Amiens is the only city in the Somme department and lies 120km north of Paris and 100km southwest of Lille. The main landmark of the city which can be seen for miles on the approach from the autoroutes (from all directions) is the cathedral, which is the tallest Gothic church to be built in the 13th century and is also one of the largest in France. The cathedral is also classed as an UNESCO World Heritage Site but my top tip is to see the cathedral at night where the facade on the main entrance is all lit up and has a pretty colourful display.
One of my favourite areas of the city (just north of the cathedral) is the Saint Leu quartier. There are houses as well as restaurants located next to the River Somme. Here is one of my favourite eating places in Northern France however, as well as the cathedral, all the buildings here are also lit up and makes the area even more beautiful, especially when doing an evening stroll alongside the river. Don’t forget to check the belfry tower here and also come in December as the city hosts the largest Christmas market in Northern France.
The other thing I love to do is try and spot as many Belfries as possible. This part of France and also Belgium, there are fifty-six belfrys and they are all on the UNESCO World Heritage List. Six of them are located in the Somme department and can be found in Abbeville, Amiens, Doullens, Lucheux, Rue and Saint Riquier. Most of the belfries are projecting from larger buildings but there are a few standalone ones. For those who are not quite sure what a belfry is, it is a structure enclosing bells for ringing as part of a building, usually as part of a bell tower or steeple. A belfry encloses the bell chamber, which houses the bells. The walls are pierced by openings which allow the sound to escape. Underneath the chamber there is usually a room below to house the ringers (the guys who pull the rope to make the bells chime).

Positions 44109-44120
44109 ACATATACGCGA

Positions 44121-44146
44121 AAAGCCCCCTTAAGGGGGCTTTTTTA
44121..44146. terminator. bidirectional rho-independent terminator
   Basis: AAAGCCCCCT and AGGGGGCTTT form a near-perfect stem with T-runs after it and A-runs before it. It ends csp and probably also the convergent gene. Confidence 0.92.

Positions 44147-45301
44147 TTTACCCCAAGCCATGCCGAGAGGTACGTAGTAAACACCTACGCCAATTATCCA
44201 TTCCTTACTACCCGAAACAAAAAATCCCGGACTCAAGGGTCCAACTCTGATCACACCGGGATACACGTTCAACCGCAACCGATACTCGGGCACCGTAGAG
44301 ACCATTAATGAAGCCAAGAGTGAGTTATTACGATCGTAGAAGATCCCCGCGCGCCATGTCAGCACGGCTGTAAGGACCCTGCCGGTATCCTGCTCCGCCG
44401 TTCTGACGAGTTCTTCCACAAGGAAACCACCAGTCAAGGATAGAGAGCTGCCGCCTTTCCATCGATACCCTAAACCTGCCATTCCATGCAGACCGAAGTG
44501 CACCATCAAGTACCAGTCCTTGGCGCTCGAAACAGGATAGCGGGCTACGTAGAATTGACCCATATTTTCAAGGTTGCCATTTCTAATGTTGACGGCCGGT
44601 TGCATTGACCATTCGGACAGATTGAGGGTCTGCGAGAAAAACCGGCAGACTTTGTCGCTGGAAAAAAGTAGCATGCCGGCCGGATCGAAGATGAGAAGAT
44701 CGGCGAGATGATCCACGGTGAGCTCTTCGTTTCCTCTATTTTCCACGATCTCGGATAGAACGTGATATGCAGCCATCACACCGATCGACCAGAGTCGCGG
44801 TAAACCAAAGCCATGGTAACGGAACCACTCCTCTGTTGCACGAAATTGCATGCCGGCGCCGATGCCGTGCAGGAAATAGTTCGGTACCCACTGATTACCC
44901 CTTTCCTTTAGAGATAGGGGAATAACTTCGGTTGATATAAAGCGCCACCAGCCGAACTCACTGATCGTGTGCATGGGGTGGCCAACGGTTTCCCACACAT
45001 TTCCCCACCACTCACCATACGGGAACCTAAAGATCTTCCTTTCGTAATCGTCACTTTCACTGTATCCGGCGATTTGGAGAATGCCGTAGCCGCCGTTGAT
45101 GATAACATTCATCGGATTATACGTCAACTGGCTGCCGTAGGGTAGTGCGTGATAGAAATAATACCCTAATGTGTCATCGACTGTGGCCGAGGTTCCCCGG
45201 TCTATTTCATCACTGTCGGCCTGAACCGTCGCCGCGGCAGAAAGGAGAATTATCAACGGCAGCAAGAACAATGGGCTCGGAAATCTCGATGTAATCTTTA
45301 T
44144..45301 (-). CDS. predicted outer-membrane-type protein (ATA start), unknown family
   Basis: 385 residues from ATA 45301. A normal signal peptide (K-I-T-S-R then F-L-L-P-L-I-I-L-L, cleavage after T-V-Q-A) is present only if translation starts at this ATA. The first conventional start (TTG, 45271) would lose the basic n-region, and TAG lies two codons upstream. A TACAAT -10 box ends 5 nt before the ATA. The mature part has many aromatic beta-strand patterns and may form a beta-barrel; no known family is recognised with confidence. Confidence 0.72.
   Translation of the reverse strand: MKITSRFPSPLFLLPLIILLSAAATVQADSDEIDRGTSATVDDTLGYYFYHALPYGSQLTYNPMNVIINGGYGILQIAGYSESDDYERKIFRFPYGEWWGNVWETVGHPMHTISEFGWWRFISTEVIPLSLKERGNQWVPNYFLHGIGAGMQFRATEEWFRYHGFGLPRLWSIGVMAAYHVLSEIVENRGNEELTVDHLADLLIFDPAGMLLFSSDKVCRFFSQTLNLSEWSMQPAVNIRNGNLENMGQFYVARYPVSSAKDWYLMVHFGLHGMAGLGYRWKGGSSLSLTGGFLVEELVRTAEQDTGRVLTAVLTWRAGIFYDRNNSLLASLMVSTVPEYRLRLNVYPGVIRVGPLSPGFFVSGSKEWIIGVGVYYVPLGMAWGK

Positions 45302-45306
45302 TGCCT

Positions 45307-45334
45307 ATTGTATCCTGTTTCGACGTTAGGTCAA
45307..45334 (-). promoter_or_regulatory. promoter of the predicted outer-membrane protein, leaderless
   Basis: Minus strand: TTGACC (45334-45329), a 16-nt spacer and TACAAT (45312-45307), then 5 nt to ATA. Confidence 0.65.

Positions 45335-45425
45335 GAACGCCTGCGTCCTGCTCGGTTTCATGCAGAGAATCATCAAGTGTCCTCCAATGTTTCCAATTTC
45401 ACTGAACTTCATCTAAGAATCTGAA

How to get to Somme: This part of France is easy to reach. If arriving by car, there is the main autoroute from Paris to Dunkerque via Boulogne and Calais (with connections to the UK via the ferry ports and Channel Tunnel – Le tunnel sous la manche), whilst the other autoroutes go from Rouen to Saint Quentin and Paris to Lille and Brussels. There are regional trains in the region however the main TGV station is located between Amiens and Saint Quentin (in the middle of nowhere basically) on the Paris to Lille line.
Final thoughts: I pass the department of Somme quite often when I drive to Paris from London and I hope to be stopping off at more places soon and when I do, I will update this blog post. The beautiful landscapes of rolling fields and forests make Somme a wonderful area to explore but as mentioned, is full of history, mostly bad. Somme will also be close to my heart, my family’s heart and thoughts as we lost relatives during the First World War and when I can, will always stop off at the two cemeteries in Thiepval and Corbie to remember them. That they are not forgotten.
Enjoy my blog post on the Nord department of Hauts-de-France? Then check out my other blog posts on the other departments in the region.
Pas-de-Calais department – Click here.
Nord department – Click here.
Somme department – Click here.